Signs of Arthritis in a Labrador

Arthritis is a debilitating illness that affects not just humans but, also canines. If your dog is getting older and you see a change in its movements and behavior, arthritis may have begun to slowly rear its ugly head in your furry friend’s life. Often, it is not possible to determine whether the slowing down of your dog is just an effect of aging or is a symptom of dawning arthritis. However, there are some signs of arthritis in dogs to look out for, and once diagnosed, timely and proactive action can help you improve your pet’s quality of life.

singns of arthritis in dogs

What is Dog Arthritis?

Arthritis in dogs could be of several types, the most common of which is osteoarthritis. It is a degenerative disease that is caused by the wearing out of the cartilage surrounding the bone joints, causing the joints to get stiffer. The result is joint pain, the severity of which could vary depending on the progression of the disease. Another type of arthritis is Rheumatoid Arthritis, which is an autoimmune disease that can affect some dogs. here is a useful link about this condition.  

Another type of arthritis in canines is Infectious arthritis. This is caused by inflammation of the joints caused by infections from bacteria, fungi, etc. here is a useful link about this disease. Dogs could also suffer from dysplasia of the hips, the elbows, and the knees, most of which have their roots in the dog’s genetic disposition. This post will focus on osteoarthritis disease which commonly affects Labrador Retrievers. Related: Elbow & Hip Dysplasia in Labradors

Is Arthritis Common in Labradors?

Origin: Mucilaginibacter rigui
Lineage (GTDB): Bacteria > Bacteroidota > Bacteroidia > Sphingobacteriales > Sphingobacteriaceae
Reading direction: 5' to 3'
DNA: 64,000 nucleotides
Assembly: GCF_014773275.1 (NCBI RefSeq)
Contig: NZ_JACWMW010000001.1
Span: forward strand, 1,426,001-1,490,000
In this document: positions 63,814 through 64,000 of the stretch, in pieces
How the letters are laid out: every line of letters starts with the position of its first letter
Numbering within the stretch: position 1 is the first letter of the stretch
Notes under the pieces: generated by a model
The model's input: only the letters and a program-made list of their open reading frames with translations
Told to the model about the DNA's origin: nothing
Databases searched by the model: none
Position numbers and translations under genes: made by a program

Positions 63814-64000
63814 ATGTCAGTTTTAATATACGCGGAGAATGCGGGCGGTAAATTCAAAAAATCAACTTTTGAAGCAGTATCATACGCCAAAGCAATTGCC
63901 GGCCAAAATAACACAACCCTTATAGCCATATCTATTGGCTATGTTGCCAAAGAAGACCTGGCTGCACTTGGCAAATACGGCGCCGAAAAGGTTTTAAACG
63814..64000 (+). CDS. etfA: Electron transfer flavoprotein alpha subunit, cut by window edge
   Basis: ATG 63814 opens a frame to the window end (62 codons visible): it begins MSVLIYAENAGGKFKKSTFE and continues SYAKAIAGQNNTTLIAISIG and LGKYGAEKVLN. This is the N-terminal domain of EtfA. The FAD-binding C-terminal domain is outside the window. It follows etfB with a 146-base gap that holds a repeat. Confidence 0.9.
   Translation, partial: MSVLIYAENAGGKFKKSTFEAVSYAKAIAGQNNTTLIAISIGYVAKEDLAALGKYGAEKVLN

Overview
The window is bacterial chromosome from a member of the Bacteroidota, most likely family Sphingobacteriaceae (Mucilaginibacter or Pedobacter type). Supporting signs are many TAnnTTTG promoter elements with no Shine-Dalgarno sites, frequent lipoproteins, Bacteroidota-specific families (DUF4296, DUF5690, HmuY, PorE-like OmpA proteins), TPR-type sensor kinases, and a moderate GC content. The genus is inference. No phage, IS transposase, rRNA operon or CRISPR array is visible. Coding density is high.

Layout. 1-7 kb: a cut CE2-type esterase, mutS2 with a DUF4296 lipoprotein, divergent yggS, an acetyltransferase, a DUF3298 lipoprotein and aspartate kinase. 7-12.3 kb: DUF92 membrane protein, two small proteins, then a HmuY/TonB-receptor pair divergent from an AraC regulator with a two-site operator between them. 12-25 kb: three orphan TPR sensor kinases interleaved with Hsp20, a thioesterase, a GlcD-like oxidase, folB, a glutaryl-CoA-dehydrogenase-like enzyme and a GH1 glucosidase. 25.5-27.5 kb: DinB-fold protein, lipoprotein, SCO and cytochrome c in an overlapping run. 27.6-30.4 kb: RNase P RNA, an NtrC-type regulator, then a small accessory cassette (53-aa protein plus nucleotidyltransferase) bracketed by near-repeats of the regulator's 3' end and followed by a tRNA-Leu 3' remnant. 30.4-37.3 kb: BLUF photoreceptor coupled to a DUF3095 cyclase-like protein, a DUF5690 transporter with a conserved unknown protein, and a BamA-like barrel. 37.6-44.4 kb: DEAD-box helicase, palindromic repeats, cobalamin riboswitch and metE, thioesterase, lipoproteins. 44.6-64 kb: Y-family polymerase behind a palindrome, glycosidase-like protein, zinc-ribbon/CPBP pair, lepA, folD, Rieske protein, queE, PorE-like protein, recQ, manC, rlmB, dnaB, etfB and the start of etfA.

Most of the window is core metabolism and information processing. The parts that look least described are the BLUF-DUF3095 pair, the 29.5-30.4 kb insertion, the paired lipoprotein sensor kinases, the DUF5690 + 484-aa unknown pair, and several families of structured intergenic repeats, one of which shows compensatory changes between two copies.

Unfortunately, large dog breeds like Labradors are prone to develop arthritis as they age. Although arthritis can occur in any breed of dog, it has been more commonly seen to affect larger breeds such as Labradors, Golden Retrievers, German Shepherds, and so on. Extra weight is also seen to be a factor among these breeds. If you own a Labrador as well as a smaller dog breed, you must be more attentive to changes in the activity level of your dog, the decrease in the activity and movements of the dog, is one of the clearest signs of arthritis. Being proactive about your Lab’s condition in the early stages of this chronic illness could reduce the chances of severe joint pain as age catches up with your beloved pet.

At what age do Labradors get arthritis

Arthritis is most common in older dogs, as your dog gets older the cartilage of the joints gets damaged and breaks down. According to veterinarians, 80% of Labradors start to show symptoms of arthritis at 8 years of age, but up to 20% of Labs can exhibit signs of arthritis sooner in their lives, from the 1-year-old to 8 years of age. 

What are the symptoms of arthritis in Labrador Retrievers?

At the onset of arthritis, it might be difficult for you to correctly diagnose the illness without taking your furry friend to the vet. However, if you are proactive and cautious, some tell-tale signs might show you that the degenerative disease is weighing down on your pet. Here are the most common early signs of arthritis in a dog.

Limping – If your dog favors one leg over another during walking, arthritis might have just begun bothering a few of its joints.

Inactivity – Most dogs like to jump around and are fairly active. If your dog was never inherently lazy and it is only now it is beginning to prefer to remain where it is, alarm bells should start ringing for arthritis.

Irritability – Dogs cannot tell you that they are in pain. One way they can show you is through mood changes. If you notice irritability and aversion to previously loved activities or people, it is time to take note of it.

Posture Changes – Arthritis often causes shoulder and back pain in canines. To relieve themselves of the pain, they might sit, sleep, or walk, in awkward postures. If the posture does not look natural to you, you may blame it on the onset of this chronic illness.

Thinning Limbs – Arthritis is a leading cause of muscular atrophy. When this happens, your dog’s legs might begin to look thinner than usual. Do not ignore the sign and talk to your vet as soon as possible.

Old labrador

How can I help my lab with arthritis?

Once you have fairly attributed the behavioral and physical changes of your canine friend to arthritis, it becomes essential to start the treatment without delay. The treatment method could depend largely on the type of arthritis and also on the state of the disease. For more serious cases, it is advisable to treat the dog at a veterinary clinic. However, there are also home treatment options available.